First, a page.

<= 0.05   Satisfies the baseline equivalence requirement

0.05 <  and <= 0.25 Requires statistical adjustment to satisfy BA the requirement.

>0.25  Does not satisfy.

## What pretest covariates are necessary for a graduation study

p 7 and 8

https://ies.ed.gov/ncee/wwc/Docs/ReferenceResources/wwc_dp_protocol_v3.0.pdf

Baseline Equivalence
For the Dropout Prevention topic area, RCTs with high attrition or QED studies must demonstrate
equivalence of the intervention and comparison groups before the intervention. The onus for
demonstrating equivalence in these studies rests with the authors. Sufficient reporting of preintervention data should be included in the study report (or obtained from the study authors) to allow
the review team to draw conclusions about the equivalence of the intervention and comparison
groups.
Important pre-intervention characteristics can include measures that are highly related to the
outcome measure(s). Other important pre-intervention characteristics can include outcome(s)
measured prior to the intervention. However, when the unit of analysis is the student, many
outcome(s) of interest for this review, such as dropout status or high school graduation status, are
not defined or are not informative when measured prior to the intervention.
Studies for which the unit of analysis is the student must show that the groups are equivalent in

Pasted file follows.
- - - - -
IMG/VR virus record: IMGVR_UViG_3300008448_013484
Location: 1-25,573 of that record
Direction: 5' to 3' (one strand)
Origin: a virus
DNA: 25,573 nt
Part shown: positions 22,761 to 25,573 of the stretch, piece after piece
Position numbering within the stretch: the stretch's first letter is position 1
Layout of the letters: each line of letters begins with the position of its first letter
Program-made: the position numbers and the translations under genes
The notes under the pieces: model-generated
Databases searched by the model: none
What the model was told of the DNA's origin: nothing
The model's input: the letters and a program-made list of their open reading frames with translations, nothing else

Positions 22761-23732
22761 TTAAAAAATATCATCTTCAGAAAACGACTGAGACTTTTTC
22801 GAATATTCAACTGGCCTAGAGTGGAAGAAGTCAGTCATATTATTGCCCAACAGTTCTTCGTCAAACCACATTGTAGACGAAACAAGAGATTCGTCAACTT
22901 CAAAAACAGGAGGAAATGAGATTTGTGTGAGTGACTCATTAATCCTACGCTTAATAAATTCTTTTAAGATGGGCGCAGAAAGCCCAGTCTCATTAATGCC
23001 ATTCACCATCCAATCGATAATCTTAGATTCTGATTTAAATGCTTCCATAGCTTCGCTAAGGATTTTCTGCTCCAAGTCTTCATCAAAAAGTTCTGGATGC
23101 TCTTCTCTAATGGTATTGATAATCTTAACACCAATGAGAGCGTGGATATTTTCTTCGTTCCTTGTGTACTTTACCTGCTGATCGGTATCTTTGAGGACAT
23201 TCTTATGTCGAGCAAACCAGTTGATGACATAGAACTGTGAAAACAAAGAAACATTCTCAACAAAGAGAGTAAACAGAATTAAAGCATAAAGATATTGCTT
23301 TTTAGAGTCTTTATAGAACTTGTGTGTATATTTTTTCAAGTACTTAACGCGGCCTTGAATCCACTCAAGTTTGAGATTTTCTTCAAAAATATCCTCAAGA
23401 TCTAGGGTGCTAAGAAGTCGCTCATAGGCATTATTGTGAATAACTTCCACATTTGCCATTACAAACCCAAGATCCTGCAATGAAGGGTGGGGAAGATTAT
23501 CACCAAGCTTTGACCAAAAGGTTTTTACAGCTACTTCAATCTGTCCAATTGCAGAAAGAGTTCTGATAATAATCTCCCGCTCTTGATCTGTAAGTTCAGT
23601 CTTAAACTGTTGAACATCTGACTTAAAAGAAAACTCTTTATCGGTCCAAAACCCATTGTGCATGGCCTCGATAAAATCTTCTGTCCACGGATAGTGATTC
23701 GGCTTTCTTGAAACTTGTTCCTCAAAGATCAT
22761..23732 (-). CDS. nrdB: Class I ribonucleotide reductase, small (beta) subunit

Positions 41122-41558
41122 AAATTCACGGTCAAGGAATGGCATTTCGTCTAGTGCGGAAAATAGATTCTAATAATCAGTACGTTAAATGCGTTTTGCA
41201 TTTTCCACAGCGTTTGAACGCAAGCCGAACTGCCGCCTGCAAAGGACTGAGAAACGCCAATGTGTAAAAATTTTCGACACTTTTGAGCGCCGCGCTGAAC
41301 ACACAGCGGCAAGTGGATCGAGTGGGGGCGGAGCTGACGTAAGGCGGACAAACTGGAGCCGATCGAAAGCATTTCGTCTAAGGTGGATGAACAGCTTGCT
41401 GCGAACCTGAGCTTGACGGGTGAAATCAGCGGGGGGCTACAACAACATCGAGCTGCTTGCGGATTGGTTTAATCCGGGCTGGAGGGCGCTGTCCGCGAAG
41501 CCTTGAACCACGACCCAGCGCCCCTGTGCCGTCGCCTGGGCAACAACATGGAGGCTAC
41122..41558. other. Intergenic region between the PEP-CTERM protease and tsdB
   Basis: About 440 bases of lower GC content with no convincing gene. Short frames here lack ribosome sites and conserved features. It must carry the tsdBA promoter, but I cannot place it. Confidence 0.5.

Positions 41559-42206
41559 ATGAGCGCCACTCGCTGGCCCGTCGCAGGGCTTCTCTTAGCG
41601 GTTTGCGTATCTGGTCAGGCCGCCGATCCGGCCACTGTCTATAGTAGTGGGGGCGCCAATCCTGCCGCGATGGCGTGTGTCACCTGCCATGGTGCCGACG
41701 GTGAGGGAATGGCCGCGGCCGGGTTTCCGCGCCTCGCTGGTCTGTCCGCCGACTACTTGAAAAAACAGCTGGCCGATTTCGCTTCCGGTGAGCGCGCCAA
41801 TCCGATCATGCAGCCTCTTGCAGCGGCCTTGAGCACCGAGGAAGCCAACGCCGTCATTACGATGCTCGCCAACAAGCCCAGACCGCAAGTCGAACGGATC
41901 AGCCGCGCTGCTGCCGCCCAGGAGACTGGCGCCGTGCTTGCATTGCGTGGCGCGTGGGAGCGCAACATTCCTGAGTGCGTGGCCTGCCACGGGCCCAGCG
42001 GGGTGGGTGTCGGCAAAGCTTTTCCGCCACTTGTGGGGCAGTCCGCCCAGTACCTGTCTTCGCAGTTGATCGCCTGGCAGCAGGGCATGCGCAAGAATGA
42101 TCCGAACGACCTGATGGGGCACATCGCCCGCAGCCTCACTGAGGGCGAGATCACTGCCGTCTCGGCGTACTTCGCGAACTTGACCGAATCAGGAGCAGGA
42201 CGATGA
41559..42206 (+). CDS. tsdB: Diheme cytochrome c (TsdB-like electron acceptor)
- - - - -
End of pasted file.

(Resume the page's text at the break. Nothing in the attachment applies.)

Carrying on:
terms of race/ethnicity and sex. Additionally, they must demonstrate equivalence of the research
groups in at least one measure of degree of disadvantage including:

• Free and reduced-price lunch status, poverty status, family income
• Being from a single-parent family
• Parent’s education
• Immigrant or English learner (EL) status

Special education or disability status
• Teen parent status

Finally, these studies must demonstrate equivalence of the research groups in at least one
measure of academic performance. These measures can include:

• Standardized test scores
• Whether behind in grade level (could be measured by age among students in the same
• Frequency of behavior or discipline incidents in school
• Rate of school attendance
• GPA

Because these measures of academic performance are not defined or typically not available for
students who have dropped out of school, studies of interventions for students who have dropped
out may demonstrate equivalence based on the proportion of students in each research group who
are dropouts.
Studies for which the unit of assignment is the school must show that the groups are equivalent
in terms of outcome(s) measured prior to the intervention. Additionally, they must demonstrate
equivalence in race/ethnicity and at least one measure of degree of disadvantage or academic
performance denoted above in bold text.
Groups are considered equivalent if the reported differences in pre-intervention data are less than
or equal to one-quarter of the pooled standard deviation in the sample, regardless of statistical
significance. However, if differences are greater than 0.05 standard deviations and less than or
equal to one-quarter of the pooled standard deviation in the sample, the analysis must control for
the pre-intervention outcome measure(s) on which the groups differ. If pre-intervention
differences are greater than 0.25 for any of the outcomes in the same domain, the study does not
meet standards. In addition, if there is evidence that comparison groups were drawn from very
different settings (such as rural vs. urban), the lead methodologist may decide that the
environments are too dissimilar to provide an adequate comparison.